Soap operas are popular worldwide and many people watch Asian soaps online. Korean Soaps, or ‘K drama’ as it is popularly known as, was brought to the attention of worldwide audiences after the release of the soap ‘Boys over flowers’ in 2009.
The show was aired on the channel KBS2, at 21: 50, on Mondays. The show had a 25.4% nationwide rating.The show shot lead actor Lee Min Ho to stardom, turning him to one of the most popular Korean stars in the world. The drama was subtitled in Spanish, German, English and many Asian languages. It’s the same story though- boy chases after girl, they finally get together, then the boy breaks up with her, to protect her – The typical cliche.
There are typical cliches that are repeated in Korean soaps, that never seem to grow old. In Korean Drama, the sexism is more palpable in terms of body language.
As body language is more noticeable than words, the sexism is more glaring. Here is a list of sexist cliches, that are noticeable in Korean soaps, and why you should avoid watching them :
- The unexpected back hug – The male character in K-drama believes that he can hug the woman he likes, whenever and wherever he pleases, without context or consent. This back hug is often timed after the female character’s rejection of the male protagonist. Even after the woman makes it clear that ‘it’s over’ the male leads actions, gives off the message that any woman’s decision can be altered with persuasion. Her consent seems the least important factor in such situations.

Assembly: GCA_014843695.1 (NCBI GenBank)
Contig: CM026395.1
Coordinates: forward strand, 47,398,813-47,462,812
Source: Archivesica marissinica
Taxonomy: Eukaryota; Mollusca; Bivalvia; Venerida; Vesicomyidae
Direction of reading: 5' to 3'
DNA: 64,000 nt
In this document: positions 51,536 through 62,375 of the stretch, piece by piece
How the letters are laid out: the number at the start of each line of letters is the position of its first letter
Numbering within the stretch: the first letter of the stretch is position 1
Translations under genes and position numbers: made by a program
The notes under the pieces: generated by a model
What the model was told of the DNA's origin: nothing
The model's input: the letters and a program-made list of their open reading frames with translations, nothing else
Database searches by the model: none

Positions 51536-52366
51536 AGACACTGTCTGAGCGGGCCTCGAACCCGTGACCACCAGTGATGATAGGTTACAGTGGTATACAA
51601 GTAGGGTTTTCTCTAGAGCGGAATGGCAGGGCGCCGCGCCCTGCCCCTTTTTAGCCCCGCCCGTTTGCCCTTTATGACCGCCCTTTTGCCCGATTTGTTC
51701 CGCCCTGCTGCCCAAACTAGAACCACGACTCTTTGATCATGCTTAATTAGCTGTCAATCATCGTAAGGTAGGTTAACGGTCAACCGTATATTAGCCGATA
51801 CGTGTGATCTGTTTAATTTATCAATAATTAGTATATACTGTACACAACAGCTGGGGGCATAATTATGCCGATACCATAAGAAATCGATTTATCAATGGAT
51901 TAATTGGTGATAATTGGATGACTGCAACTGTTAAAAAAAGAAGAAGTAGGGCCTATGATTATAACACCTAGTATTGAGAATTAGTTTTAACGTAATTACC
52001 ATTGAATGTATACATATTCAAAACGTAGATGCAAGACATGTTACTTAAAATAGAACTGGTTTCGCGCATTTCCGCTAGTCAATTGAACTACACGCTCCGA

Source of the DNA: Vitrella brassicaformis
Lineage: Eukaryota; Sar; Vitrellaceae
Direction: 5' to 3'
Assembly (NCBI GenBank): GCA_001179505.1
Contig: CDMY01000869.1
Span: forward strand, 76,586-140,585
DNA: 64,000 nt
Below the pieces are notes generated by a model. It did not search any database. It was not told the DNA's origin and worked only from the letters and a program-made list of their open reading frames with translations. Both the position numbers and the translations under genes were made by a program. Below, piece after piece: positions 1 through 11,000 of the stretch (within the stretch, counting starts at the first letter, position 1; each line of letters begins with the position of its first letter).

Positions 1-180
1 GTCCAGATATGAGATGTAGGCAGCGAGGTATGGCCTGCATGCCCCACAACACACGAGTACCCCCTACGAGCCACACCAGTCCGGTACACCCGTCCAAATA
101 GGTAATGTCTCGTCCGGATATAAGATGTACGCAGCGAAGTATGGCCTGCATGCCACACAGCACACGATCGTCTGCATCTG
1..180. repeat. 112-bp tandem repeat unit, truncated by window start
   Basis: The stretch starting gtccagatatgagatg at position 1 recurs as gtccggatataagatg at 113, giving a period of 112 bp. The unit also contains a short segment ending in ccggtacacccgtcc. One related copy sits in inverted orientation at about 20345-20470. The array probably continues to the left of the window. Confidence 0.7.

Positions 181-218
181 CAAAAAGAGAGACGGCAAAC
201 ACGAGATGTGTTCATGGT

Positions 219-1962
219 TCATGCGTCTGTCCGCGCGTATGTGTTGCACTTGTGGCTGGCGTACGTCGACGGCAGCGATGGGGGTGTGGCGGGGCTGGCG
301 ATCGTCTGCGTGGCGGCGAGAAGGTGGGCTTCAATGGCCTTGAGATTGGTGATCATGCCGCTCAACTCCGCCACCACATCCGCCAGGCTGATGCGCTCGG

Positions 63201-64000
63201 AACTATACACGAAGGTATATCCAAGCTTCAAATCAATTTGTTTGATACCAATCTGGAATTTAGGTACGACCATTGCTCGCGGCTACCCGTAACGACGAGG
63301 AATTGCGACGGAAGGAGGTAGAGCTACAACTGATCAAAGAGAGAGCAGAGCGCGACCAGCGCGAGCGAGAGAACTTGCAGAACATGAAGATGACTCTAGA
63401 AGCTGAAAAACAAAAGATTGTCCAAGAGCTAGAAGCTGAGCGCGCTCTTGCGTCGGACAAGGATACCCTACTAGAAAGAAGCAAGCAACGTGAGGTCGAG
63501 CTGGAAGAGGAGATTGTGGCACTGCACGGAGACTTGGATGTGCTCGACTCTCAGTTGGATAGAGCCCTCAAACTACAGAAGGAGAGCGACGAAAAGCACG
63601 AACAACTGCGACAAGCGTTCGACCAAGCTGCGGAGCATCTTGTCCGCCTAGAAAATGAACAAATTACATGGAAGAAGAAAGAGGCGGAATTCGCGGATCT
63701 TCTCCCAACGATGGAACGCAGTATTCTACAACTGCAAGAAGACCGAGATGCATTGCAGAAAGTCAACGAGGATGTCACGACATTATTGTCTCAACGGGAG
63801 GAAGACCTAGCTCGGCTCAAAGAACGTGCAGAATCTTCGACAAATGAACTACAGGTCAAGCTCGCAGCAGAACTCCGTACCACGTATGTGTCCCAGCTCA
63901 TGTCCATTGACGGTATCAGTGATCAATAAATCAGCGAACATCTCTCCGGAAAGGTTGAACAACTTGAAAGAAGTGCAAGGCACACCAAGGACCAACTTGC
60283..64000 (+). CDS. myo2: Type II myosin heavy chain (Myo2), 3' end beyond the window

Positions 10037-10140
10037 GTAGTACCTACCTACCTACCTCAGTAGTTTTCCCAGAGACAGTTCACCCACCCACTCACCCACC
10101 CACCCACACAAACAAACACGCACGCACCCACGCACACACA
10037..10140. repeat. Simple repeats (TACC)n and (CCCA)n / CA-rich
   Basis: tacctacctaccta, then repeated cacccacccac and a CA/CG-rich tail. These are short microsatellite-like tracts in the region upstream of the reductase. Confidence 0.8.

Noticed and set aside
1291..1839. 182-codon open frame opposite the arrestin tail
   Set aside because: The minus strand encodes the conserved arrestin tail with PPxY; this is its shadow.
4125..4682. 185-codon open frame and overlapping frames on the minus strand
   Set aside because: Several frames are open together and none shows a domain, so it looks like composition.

2. Wrist/arm grabbing -This act of male dominance asserts sexism yet again. It gives men the confidence to believe that women are their property and can be treated in any way they like. It will be a tough task to find a Korean soap that does not feature this act at least twice in the entire series.
3. Forceful sexual advances – Koreans do not shy away from showing sex in their soaps. Sexual acts are mostly initiated by the man. At any given opportunity, the men lounge at the women. It portrays Korean men as rough sexual beings and not lovers. It re-emphasizes the argument that ‘no’ means ‘yes’ and men can take what they want.
4. Resting on his shoulder – This scenario is symbolic. The woman needs to rely on the man to protect her and keep her safe. She ‘needs’ a shoulder to lean on, as she cannot rely on herself. The women in Korean soaps are often damsels in distress. This cliche is universal.